This is a description of my expierience implementing ScsiPort on OZONE. ScsiPort is the interface between a Microsoft OS and the corresponding SCSI controller chip drivers. So, for example, if you have an Adaptec 7880-based controller, it comes with a file called aic78xx.sys. The interface that aic78xx.sys is written to is called ScsiPort. You can dig up a more-or-less complete description of ScsiPort on

The reason for doing this is, well, have you attempted to get doc for an Adaptec controller? Maybe I'm just not good at it, but all I got was the run-around. So now I can use the surplus-priced motherboard's built-in 7880 chip with OZONE (you don't think I would actually spend money on an Adaptec board after that cr*p, do you?). Plus, now I can (theoretically) use any PCI SCSI controller card that has an MS driver.

So here's what I basically did to get this to work:

  1. Used a dumpbin /all aic78xx.sys command on my Win2K system to find out which routines the aic78xx.sys binary actually uses. Fortunately, there are only a couple dozen, and they are all ScsiPort... routines. One of the other scsi drivers uses some Hal... routines (I can't remember which other one I looked at though).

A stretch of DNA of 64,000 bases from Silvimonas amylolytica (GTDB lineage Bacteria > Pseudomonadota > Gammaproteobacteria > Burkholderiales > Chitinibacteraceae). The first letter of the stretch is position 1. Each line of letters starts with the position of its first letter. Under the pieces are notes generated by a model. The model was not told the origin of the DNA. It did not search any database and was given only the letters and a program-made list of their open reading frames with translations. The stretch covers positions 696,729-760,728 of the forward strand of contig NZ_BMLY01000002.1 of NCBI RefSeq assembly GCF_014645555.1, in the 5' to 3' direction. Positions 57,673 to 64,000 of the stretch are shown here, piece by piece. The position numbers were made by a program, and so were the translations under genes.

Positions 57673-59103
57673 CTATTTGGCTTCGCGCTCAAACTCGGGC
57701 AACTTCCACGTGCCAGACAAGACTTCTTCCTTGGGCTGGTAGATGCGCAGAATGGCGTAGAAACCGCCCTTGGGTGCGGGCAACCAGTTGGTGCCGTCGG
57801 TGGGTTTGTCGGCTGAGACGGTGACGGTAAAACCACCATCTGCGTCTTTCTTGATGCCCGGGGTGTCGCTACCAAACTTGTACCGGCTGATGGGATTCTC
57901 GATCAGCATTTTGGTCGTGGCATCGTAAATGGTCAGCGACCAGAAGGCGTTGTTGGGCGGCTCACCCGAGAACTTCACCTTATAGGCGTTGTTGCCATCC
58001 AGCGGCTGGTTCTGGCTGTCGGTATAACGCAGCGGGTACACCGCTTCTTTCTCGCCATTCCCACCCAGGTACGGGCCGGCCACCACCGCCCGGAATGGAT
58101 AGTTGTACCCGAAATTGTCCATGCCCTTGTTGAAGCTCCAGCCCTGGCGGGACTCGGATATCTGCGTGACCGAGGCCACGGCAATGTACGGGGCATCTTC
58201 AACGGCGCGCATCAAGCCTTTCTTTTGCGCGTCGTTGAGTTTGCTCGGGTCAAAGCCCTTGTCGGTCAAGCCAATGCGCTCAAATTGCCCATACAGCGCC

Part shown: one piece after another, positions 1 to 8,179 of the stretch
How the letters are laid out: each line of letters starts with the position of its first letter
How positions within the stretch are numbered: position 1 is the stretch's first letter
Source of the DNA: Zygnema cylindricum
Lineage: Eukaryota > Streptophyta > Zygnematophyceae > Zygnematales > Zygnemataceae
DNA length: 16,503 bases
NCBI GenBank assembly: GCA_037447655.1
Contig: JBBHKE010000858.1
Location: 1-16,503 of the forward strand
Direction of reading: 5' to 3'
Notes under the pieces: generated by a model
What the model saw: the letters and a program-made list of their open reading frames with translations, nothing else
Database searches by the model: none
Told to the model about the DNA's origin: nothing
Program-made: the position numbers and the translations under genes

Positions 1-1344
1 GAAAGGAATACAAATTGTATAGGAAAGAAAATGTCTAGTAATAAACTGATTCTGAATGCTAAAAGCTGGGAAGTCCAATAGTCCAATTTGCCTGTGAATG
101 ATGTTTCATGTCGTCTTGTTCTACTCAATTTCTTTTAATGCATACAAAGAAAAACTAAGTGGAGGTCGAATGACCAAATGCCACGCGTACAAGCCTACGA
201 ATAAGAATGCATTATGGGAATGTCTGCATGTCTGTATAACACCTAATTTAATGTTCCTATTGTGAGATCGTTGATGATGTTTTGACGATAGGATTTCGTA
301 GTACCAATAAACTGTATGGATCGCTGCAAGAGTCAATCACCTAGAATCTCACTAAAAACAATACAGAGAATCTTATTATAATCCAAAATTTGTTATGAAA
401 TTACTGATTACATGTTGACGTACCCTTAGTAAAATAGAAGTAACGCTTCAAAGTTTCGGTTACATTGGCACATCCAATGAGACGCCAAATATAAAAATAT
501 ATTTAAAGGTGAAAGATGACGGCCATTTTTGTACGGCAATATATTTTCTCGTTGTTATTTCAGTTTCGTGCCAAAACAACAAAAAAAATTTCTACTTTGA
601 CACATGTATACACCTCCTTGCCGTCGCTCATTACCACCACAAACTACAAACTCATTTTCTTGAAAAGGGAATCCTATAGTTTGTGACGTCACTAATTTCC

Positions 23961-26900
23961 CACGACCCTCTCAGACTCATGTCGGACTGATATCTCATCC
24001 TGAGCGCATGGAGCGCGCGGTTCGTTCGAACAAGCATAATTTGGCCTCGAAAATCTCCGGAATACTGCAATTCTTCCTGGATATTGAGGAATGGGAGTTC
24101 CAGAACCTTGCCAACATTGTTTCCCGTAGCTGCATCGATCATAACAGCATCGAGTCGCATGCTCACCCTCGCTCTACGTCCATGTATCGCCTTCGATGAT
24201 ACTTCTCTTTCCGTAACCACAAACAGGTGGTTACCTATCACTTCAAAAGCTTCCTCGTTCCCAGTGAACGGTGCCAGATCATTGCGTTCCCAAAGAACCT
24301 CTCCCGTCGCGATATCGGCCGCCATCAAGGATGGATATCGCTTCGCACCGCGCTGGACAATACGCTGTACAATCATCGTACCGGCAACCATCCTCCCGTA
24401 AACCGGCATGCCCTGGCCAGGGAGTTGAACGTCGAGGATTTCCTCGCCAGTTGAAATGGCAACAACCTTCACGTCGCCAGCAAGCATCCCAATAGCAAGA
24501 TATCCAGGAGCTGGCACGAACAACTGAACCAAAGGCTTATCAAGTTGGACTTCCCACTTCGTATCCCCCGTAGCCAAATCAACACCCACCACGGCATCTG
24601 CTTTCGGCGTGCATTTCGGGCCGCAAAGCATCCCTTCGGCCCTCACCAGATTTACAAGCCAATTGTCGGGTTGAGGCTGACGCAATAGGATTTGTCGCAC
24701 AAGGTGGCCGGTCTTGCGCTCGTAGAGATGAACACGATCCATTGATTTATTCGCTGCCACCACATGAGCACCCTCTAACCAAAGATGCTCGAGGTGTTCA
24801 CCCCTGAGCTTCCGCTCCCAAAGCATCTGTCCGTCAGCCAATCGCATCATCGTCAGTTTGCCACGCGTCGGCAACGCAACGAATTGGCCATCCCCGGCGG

2. Studied the ScsiPort... routines on
  3. Wrote my ScsiPort... routines. It is basically a subroutine library consisting of the various ScsiPort... routines.
  4. Wrote a disassembler that converts the aic78xx.sys file into an equivalent aic78xx.s file that can be assembled with the gas assembler. Originally, it just disassembled it into a bunch of .long and .byte directives, ie, no instruction decoding. But I later revised it to do some instruction decoding (by ripping off gdb's disassemble routine) for debugging purposes. All the .long/.byte's are still there, the decoded instructions are in there as comments.
  5. Put it all together as a loadable image, consisting of these modules:
  6. So I load and run that image, it scans the PCI bus for aic-type chips and creates an OZONE scsi-type device table entry. I can now use my standard scsi tools to access disks or whatever on the scsi bus.

Here are the fun things I had to do to make it work:

The process took about two weeks from start to where I'm at now, and there are about 3000 lines of original code. If you want to look at my sources for this stuff, they are here.

Here's what's left to 'finish up':

Thanks to Max on alt.os.development for the original challenge and for answering my questions.